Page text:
• Image 1
  • Image 2
  • Image 3
  • Image 4

Very Rare! Civil War Union 100-pounder Parrott Artillery Shell from Fort Fisher, NC

$1,650.00 $1,100.00
(You save $550.00)

Product Description

This is a rare Civil War artillery shell being offered, it is a Union 100-pounder Parrott shell. The projectile was manufactured in the Federal arsenals following development of Parrott's patent. The sabot, referred to as "type II", utilized a thin wide brass band which was softer and more flexible than wrought iron, secured to the base with 10 rabbets. However performance was poor, the thin soft brass sabot either failed to take the rifling or had a tendency to separate on firing, resulting in shards of brass flying into the backs of the forward infantry.

However for large caliber guns, fired from ships or forts, flying sabots were less of a problem and this pattern of sabot became the primary convention for siege guns. Bottom is plugged with a rivet protruding from the bottom (see pictures).

The shell was cast with an open hole in the base, through which a rod was placed to hold the core during casting. After casting the rod was removed and replaced with a drive in plug, this was done while the casting was still hot. On cooling the hole would shrink thus securing the bottom plug. This "short" pattern may have been designed to be able utilize case shot, but it appears that most were configured with percussion fuses and full powder charge. The high band brass sabot was separated on firing. This shell was an early recovery from Fort Fisher, North Carolina and was probably fired from one of the ships which were firing on the Confederate fort.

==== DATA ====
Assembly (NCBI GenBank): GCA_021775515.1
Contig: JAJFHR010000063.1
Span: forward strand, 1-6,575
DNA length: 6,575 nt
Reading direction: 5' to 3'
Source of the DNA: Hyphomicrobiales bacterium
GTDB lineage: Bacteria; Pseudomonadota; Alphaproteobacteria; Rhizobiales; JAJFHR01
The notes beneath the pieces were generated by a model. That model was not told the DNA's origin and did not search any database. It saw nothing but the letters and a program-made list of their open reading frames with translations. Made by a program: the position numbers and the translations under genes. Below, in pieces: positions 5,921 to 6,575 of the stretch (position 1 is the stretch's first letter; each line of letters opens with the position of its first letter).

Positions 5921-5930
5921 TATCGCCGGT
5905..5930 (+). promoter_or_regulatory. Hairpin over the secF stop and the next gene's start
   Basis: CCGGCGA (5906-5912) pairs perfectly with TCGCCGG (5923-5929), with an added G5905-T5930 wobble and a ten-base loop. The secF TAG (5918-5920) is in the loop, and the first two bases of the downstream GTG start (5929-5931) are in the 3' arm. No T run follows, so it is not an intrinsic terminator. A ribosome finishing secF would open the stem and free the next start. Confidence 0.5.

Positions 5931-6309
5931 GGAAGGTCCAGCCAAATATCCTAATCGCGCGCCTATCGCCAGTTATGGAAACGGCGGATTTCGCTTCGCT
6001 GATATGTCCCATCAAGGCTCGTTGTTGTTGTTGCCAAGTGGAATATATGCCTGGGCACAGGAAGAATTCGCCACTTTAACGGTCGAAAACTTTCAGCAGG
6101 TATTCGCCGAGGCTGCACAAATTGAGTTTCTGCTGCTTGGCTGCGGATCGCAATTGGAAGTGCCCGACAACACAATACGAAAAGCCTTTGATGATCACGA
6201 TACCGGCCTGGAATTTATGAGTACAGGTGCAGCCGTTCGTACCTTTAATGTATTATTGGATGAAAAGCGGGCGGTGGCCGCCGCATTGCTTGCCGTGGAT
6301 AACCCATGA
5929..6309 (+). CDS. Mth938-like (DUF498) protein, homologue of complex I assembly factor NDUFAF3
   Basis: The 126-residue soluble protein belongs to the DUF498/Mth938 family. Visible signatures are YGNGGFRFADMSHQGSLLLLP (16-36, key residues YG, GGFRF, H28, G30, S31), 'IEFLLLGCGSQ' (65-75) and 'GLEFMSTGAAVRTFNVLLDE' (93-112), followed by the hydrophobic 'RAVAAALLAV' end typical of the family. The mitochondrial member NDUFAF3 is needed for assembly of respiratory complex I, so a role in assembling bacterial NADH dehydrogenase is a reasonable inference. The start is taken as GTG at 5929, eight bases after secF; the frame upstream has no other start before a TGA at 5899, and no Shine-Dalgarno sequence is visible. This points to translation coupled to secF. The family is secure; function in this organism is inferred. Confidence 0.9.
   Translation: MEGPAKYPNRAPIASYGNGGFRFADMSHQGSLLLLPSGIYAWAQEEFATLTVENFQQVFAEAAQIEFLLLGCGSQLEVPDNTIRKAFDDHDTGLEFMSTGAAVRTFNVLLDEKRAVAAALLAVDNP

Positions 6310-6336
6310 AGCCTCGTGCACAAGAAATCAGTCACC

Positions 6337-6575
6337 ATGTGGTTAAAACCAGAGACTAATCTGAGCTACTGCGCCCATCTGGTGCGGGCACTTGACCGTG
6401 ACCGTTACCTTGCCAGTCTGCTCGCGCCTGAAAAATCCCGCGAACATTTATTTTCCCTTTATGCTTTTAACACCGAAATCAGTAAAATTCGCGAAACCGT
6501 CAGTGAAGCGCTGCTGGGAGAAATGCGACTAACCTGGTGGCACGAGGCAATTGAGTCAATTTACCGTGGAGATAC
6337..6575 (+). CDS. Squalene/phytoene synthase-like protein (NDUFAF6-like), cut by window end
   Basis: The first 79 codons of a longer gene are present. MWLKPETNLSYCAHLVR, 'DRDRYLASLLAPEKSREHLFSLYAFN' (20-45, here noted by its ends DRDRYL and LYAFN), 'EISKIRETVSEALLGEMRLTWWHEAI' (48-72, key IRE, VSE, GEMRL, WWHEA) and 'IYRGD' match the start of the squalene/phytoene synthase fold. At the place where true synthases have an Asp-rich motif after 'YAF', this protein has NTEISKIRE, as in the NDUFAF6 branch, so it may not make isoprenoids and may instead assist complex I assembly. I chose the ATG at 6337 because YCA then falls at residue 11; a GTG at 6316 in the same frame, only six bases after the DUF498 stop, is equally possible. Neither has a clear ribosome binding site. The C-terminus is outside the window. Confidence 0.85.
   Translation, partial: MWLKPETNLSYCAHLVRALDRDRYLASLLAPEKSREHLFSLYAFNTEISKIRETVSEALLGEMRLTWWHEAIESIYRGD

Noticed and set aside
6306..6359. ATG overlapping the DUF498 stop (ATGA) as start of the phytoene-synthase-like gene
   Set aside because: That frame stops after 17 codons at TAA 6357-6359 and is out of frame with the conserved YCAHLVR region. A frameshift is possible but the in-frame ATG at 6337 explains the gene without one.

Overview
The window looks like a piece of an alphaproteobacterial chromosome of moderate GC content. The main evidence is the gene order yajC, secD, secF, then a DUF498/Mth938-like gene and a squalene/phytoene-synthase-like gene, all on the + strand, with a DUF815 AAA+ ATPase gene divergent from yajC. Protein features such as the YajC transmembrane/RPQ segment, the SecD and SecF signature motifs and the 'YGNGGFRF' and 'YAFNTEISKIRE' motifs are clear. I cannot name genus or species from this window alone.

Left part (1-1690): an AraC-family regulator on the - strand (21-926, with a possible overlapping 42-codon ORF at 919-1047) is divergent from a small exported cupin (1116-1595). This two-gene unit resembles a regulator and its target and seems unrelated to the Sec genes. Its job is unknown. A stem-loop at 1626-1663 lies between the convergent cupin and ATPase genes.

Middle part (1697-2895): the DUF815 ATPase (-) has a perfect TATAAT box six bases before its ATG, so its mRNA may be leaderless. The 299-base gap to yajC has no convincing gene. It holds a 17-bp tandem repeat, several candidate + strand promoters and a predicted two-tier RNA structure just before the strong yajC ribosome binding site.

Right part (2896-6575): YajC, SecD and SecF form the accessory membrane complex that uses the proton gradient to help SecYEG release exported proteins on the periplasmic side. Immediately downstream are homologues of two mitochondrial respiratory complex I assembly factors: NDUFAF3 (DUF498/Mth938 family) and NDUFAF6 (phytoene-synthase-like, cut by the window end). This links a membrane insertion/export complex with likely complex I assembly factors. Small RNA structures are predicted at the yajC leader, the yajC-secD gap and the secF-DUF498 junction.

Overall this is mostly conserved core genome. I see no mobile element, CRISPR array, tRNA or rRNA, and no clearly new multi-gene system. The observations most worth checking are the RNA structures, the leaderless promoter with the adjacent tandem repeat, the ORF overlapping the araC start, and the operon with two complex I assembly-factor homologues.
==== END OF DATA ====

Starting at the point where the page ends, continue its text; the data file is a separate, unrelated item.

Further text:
In December 1864, Union Major General Benjamin Butler, together with the Expeditionary Corps of the Army of the James, was detached from the Virginia Theater for an amphibious mission to capture Fort Fisher. He was joined by Rear Admiral David Dixon Porter who commanded Union naval forces already in the region.

After being informed about the large Union army heading toward Wilmington, General Lee ordered Major General Robert Hoke's Division to Fort Fisher. Also, Hoke took command of all Confederate forces in the Wilmington area.

The Union attack started on December 24, 1864 with a naval bombardment. The firepower of Fort Fisher was temporarily silenced because some of its gun positions exploded. This allowed the Navy to land Union infantry. The landing force was intercepted by the arrival of Hoke's troops. The Union attack was effectively thwarted, and on December 27 Benjamin Butler ordered the withdrawal of his 1,000 soldiers who were still on the beach. This was in defiance of Grant's orders, which were to besiege the fort if the assault failed. Because Butler disobeyed his orders, he was relieved of command by Grant.

Due to its early recovery this shell is in very nice condition with no real chipping or flaking. As with most of these large shells, the fuse and sabot are gone, this is why the shell survived by not being blown up. It has a diameter of 6.4” and weighs about 85 pounds. I have a Parrott 10-pounder pictured next to this shell to see the difference. It is disarmed with no powder and 100% safe. Shipping this shell would be difficult, so I would need it picked up or I might be able to bring it within a reasonable destination (please email me first to discuss this). These large shells are almost impossible to find anymore. They really make a statement with any Civil War collection.

Product Reviews

Write Review

This product hasn't received any reviews yet. Be the first to review this product!

Quantity:
SKU:
0705162
Shipping:
$100.00 (Fixed shipping cost)